HIDDEN IMPACT OF LOWER OIL PRICES: TOUGH FUNDING CONDITIONS FOR GCC BANKS

The economic stagnation from low oil prices is affecting liquidity conditions across Gulf Cooperation Council (GCC) countries, according to a study released by global credit insurer Coface. Government revenues have slowed, liquidity in the banking sector is tight, funding costs are higher and economic growth has dragged to a 2.1% forecast for 2017.
Interbank rates have increased and money supply has slowed across the region. This situation has been particularly concerning for Oman and Bahrain, which have the lowest fiscal and external buffers in the region. This means that tightening liquidity conditions have had a deeper impact for corporate financing in these two countries compared to stronger economies such as the UAE and Saudi Arabia.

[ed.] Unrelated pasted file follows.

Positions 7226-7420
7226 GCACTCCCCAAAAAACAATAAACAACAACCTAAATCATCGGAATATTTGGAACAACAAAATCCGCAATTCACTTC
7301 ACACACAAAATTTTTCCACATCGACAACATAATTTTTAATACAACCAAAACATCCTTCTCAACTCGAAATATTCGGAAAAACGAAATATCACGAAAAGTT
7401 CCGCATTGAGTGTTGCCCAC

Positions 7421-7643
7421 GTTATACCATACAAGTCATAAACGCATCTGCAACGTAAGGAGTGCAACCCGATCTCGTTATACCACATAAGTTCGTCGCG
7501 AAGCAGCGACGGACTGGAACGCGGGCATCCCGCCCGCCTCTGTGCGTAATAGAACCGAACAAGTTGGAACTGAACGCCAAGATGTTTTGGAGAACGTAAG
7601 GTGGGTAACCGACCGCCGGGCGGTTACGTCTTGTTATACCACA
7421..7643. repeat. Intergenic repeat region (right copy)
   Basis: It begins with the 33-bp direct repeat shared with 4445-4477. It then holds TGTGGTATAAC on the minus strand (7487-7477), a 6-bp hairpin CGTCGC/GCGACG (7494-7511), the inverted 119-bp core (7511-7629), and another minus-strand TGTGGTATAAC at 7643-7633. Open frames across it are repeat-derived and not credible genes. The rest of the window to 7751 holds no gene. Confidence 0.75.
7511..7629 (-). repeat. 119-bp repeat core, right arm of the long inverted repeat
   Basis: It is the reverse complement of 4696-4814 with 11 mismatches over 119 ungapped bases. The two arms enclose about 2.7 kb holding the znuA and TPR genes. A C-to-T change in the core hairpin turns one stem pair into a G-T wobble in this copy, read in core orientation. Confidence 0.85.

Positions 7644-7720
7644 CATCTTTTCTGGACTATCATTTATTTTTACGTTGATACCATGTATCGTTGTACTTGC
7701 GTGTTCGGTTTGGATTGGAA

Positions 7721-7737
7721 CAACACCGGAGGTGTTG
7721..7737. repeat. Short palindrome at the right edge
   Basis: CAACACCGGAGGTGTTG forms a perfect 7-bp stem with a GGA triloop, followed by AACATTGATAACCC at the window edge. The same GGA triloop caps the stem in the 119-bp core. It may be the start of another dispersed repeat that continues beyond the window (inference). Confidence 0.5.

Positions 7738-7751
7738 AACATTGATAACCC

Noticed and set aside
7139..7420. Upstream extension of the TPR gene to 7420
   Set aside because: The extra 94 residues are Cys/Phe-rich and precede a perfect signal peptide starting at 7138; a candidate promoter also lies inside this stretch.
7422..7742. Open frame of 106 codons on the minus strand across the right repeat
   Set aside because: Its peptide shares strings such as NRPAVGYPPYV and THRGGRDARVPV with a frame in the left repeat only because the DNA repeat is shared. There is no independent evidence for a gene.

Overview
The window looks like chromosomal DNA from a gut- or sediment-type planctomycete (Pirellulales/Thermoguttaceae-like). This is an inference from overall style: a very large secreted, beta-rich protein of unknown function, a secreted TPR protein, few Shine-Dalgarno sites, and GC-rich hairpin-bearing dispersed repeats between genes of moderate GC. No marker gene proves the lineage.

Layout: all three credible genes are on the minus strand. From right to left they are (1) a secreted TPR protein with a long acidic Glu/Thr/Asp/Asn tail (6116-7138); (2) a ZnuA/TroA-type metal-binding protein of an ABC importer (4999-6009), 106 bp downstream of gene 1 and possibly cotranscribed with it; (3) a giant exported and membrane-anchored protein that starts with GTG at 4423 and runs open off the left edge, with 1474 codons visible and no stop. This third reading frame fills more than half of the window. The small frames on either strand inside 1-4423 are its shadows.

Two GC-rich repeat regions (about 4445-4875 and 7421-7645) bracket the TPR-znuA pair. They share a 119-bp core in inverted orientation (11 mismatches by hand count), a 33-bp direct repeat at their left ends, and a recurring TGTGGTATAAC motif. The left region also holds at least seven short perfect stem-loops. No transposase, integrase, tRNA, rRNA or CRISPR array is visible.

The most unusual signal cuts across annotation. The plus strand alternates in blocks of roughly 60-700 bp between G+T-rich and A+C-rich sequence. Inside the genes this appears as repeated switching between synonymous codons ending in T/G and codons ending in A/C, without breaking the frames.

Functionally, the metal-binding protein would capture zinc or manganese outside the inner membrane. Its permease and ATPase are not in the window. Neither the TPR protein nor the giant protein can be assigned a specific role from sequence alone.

Overall, GCC region loan growth is expected to register a solid growth of 4.9% in 2017. But this is far lower than the average annual growth of 9.2% recorded between 2012 and 2016.
Seltem Iyigun, Coface economist, commented: “Restricted resources will make banks more selective in granting loans in 2017 and 2018. This would also limit access to funding for corporates, especially for small and medium-sized companies, as they represent higher risks.”